How Do I Challenge a Will or Trust in Massachusetts?
Sadly, more and more members of “The Greatest Generation” are dying, and in the process are leaving unprecedented wealth to their children and grandchildren. Along the way, however, disputes have arisen over the validity of certain distributions of that wealth. The courts are seeing greater numbers of “will contests” or challenges to trusts or amendments to trusts. You may feel that you have been unfairly left out of a parent or sibling’s estate plan or inheritance through the conduct of a sibling, caretaker or other person. Thankfully, there are established procedures and strategies for challenging those actions. What I’ll discuss here are the two most common grounds for invalidating a will or trust: undue influence and lack of capacity.
“Undue influence” refers to a process by which a person overwhelms the will of another in order to secure benefits for themselves, their spouse or their children. It can occur in very subtle ways, but in my practice I see any of the following behavior as being carried out by a person using undue influence:
1. The perpetrator has certain control over the victim, either through a caregiver relationship, management of their finances, possession of a power of attorney, or the sharing of bank or other accounts.
2. The perpetrator cuts off the victim from contact with other family members or friends, and then accuses those family members and/or friends of having abandoned the victim.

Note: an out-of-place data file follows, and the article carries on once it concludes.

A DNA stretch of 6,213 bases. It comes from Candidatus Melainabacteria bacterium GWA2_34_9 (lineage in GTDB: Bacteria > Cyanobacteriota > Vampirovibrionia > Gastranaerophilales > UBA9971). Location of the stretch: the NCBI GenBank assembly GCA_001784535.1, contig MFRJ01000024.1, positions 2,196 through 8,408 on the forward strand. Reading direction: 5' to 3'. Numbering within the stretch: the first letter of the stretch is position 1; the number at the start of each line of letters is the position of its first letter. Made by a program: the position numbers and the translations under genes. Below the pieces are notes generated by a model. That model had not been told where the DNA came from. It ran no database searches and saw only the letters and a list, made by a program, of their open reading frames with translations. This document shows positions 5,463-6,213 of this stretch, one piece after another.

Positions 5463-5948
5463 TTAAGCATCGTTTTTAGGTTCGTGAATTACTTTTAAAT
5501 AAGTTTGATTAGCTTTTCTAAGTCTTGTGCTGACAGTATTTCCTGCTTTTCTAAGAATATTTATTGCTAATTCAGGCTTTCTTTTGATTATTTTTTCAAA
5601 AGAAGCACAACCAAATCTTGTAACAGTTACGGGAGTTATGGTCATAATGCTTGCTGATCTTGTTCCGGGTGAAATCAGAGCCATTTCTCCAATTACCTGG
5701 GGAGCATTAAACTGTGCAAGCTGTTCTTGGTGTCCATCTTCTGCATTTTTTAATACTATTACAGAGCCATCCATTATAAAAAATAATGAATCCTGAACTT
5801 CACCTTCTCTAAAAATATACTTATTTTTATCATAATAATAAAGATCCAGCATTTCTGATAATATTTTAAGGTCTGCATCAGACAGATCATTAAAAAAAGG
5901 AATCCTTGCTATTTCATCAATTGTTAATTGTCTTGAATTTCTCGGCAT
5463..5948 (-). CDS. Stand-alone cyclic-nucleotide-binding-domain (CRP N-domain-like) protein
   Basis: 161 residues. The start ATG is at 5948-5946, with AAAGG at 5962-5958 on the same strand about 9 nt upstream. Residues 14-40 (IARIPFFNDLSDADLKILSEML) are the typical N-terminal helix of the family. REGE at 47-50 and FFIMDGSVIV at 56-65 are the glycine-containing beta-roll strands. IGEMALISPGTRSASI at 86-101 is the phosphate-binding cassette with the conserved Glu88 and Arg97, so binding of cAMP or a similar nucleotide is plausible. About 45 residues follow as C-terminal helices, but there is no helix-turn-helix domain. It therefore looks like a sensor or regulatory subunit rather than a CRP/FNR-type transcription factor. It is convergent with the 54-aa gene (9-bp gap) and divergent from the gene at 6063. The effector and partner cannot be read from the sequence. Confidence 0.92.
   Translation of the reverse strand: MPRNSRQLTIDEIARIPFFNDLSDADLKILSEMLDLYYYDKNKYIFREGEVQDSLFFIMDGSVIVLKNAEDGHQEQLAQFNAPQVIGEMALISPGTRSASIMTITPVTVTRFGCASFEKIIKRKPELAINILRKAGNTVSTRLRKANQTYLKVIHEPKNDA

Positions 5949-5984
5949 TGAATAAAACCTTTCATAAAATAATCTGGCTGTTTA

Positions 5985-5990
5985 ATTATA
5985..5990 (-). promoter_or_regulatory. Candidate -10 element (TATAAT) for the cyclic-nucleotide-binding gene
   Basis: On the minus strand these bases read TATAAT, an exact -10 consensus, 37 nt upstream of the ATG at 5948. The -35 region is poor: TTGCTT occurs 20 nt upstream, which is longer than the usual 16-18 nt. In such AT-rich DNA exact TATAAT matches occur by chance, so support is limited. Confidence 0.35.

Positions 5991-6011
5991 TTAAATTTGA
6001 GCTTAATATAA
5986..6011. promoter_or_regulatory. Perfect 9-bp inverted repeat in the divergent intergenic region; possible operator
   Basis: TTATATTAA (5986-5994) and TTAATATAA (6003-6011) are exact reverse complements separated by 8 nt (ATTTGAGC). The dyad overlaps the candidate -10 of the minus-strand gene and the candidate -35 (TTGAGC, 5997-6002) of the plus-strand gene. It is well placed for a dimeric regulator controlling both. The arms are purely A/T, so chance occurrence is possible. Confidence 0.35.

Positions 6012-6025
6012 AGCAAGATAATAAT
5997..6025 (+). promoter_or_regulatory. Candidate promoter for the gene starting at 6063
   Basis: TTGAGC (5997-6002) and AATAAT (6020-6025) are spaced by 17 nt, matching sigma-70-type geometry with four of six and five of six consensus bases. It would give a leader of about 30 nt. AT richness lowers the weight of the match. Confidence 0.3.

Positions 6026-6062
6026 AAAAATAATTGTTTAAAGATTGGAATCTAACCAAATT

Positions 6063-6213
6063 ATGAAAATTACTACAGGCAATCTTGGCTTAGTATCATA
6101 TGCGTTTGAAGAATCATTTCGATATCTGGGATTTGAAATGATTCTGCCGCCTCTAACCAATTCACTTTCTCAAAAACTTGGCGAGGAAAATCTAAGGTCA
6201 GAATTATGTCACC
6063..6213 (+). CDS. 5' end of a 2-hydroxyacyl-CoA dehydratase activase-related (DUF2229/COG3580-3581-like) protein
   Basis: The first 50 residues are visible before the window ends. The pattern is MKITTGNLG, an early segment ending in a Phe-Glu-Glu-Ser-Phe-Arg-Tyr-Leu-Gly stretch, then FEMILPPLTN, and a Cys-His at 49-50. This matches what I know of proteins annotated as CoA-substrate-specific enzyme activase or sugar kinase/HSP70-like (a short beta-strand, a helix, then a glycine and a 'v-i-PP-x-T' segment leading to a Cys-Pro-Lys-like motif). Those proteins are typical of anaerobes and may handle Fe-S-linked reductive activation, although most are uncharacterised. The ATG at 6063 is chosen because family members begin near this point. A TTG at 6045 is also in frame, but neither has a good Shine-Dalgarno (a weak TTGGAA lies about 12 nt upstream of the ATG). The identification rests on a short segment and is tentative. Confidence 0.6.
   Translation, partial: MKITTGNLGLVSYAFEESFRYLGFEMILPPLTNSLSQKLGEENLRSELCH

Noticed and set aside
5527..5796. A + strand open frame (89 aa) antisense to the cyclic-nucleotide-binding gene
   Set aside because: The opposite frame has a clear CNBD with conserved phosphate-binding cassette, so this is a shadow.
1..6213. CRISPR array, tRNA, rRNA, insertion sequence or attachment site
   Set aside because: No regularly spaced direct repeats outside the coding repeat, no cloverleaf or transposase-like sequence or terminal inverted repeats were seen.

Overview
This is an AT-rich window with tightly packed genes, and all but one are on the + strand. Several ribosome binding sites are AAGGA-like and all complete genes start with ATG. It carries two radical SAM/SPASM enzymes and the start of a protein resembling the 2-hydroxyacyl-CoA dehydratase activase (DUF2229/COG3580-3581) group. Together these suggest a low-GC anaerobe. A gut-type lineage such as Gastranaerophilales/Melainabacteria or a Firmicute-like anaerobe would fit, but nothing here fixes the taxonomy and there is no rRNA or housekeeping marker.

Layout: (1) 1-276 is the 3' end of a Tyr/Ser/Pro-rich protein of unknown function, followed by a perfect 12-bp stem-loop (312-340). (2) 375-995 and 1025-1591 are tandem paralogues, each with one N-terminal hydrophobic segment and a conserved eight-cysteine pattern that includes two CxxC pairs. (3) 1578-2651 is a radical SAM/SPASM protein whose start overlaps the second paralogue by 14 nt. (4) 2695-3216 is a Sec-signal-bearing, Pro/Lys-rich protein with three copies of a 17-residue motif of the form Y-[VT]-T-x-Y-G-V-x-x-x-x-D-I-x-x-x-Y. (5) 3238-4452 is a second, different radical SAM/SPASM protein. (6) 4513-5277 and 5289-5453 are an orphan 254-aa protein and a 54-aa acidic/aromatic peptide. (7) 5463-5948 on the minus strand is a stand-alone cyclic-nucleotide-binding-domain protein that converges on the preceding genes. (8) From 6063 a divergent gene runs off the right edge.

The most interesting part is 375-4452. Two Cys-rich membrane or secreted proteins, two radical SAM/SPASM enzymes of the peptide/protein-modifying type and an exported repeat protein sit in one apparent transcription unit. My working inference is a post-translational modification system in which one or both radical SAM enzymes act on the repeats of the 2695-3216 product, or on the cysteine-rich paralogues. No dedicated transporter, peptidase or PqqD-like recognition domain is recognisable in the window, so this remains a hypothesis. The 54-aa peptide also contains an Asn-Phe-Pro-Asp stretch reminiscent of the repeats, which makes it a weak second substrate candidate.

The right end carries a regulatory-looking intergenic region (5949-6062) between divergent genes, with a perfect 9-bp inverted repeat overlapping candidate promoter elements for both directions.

3. In some but not all instances, the perpetrator is going through financial difficulties, and sees the exploitation of the vulnerable person as being their path to financial relief.
The procedures for challenging a will or trust due to undue influence are different from one another.
To challenge a will on the basis of undue influence, a “formal” probate petition needs to be filed (this is typically filed by the attorney for the person nominated by the deceased person’s will to be the “personal representative” of his or her estate). Once the petition is filed, a document known as a “citation” is issued, and that citation is then sent to all of the deceased person’s heirs (and is also published in a local newspaper). The citation provides a date by which anyone challenging the will must enter an “appearance”. The appearance is nothing more than a document filed with the court that states that either you (or an attorney acting on your behalf) is appearing in the matter. Within 30 days of the deadline to file an appearance, you must then file what is known as an “affidavit of objections”. This is a statement under oath by which you must set forth facts forming basis of your claim of undue influence. In most instances you can obtain additional time from the court to file an affidavit, and during the interim period you or your attorney can obtain further information and evidence to include in the affidavit. Other persons with personal knowledge can also submit affidavits. It is critically important to have an attorney review any affidavits of objection that are filed, as they can be easily challenged.
To challenge a trust on the basis of undue influence, you need to file a lawsuit (known as a complaint) in either the Probate or Superior Court. At the beginning of the case, you will typically want to attempt to obtain what is known as an “injunction” to prevent the trust assets from being transferred while the case is ongoing; this requires either an affidavit from you and/or other persons, or a signature at the end of the complaint itself verifying under the pains and penalties of perjury that the allegations are true.